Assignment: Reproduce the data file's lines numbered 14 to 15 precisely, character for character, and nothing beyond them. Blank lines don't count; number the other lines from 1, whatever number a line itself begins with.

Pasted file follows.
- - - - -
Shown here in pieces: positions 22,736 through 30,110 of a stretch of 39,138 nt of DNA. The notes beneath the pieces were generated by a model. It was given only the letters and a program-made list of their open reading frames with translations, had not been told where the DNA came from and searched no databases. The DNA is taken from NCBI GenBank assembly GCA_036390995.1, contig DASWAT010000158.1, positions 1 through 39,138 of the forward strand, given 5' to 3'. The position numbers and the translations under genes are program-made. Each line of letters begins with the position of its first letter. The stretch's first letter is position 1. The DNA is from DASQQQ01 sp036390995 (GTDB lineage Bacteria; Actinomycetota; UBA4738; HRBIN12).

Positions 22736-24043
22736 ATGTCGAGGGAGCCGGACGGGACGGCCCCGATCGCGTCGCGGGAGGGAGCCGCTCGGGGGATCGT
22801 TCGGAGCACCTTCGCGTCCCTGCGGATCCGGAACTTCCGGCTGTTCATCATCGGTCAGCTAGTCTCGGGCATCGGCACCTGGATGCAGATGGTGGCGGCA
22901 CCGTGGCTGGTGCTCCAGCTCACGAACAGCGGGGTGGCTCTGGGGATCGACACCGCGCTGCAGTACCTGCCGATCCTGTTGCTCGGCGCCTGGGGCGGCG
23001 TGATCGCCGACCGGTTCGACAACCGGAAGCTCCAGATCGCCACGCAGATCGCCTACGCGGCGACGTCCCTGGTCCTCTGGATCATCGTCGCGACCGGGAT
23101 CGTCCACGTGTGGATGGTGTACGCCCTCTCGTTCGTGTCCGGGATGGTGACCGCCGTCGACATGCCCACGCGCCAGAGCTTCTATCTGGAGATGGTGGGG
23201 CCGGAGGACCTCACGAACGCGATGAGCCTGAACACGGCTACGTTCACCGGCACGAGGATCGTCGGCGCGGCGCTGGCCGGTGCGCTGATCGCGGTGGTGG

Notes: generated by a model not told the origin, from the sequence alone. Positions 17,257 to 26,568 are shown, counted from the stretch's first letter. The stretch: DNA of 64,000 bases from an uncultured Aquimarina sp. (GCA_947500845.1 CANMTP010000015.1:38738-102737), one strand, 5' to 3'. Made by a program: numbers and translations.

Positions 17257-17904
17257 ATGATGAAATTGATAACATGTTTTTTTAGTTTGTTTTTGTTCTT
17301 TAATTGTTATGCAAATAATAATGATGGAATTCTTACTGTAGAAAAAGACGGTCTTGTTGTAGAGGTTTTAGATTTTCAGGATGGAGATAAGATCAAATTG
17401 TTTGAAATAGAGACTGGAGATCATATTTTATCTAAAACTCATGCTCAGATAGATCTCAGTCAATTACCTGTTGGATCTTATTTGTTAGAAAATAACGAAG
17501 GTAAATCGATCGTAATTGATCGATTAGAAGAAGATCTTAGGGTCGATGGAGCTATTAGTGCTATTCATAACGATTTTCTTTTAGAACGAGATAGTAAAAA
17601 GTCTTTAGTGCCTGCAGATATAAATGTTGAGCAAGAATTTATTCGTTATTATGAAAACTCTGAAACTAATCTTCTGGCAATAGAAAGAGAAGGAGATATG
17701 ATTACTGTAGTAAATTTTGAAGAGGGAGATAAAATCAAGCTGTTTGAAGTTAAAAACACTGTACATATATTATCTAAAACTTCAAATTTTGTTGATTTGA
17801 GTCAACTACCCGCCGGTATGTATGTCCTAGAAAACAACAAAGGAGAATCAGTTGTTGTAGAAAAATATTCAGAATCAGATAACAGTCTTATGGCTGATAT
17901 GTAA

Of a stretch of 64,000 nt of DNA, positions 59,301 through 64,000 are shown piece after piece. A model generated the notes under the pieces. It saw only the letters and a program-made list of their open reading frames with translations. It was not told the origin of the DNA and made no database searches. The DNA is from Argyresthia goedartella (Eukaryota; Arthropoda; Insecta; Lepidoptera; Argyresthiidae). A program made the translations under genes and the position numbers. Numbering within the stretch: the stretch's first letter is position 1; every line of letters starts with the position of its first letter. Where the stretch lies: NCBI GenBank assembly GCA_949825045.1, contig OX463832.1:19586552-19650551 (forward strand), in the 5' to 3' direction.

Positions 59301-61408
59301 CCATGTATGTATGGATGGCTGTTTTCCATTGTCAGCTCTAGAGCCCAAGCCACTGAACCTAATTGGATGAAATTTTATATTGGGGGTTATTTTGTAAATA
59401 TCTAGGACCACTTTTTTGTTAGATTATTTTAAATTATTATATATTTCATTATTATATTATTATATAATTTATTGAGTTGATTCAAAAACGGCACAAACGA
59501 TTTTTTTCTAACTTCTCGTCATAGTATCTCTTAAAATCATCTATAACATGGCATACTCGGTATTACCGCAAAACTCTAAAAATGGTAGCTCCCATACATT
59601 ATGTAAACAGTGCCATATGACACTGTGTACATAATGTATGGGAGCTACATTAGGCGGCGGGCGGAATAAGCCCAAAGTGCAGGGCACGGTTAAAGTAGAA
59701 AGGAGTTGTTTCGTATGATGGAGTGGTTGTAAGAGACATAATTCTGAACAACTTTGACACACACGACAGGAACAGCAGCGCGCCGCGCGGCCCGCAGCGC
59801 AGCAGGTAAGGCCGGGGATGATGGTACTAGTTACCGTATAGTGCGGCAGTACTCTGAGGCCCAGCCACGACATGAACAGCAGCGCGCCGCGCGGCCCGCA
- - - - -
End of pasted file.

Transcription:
17501 GTAAATCGATCGTAATTGATCGATTAGAAGAAGATCTTAGGGTCGATGGAGCTATTAGTGCTATTCATAACGATTTTCTTTTAGAACGAGATAGTAAAAA
17601 GTCTTTAGTGCCTGCAGATATAAATGTTGAGCAAGAATTTATTCGTTATTATGAAAACTCTGAAACTAATCTTCTGGCAATAGAAAGAGAAGGAGATATG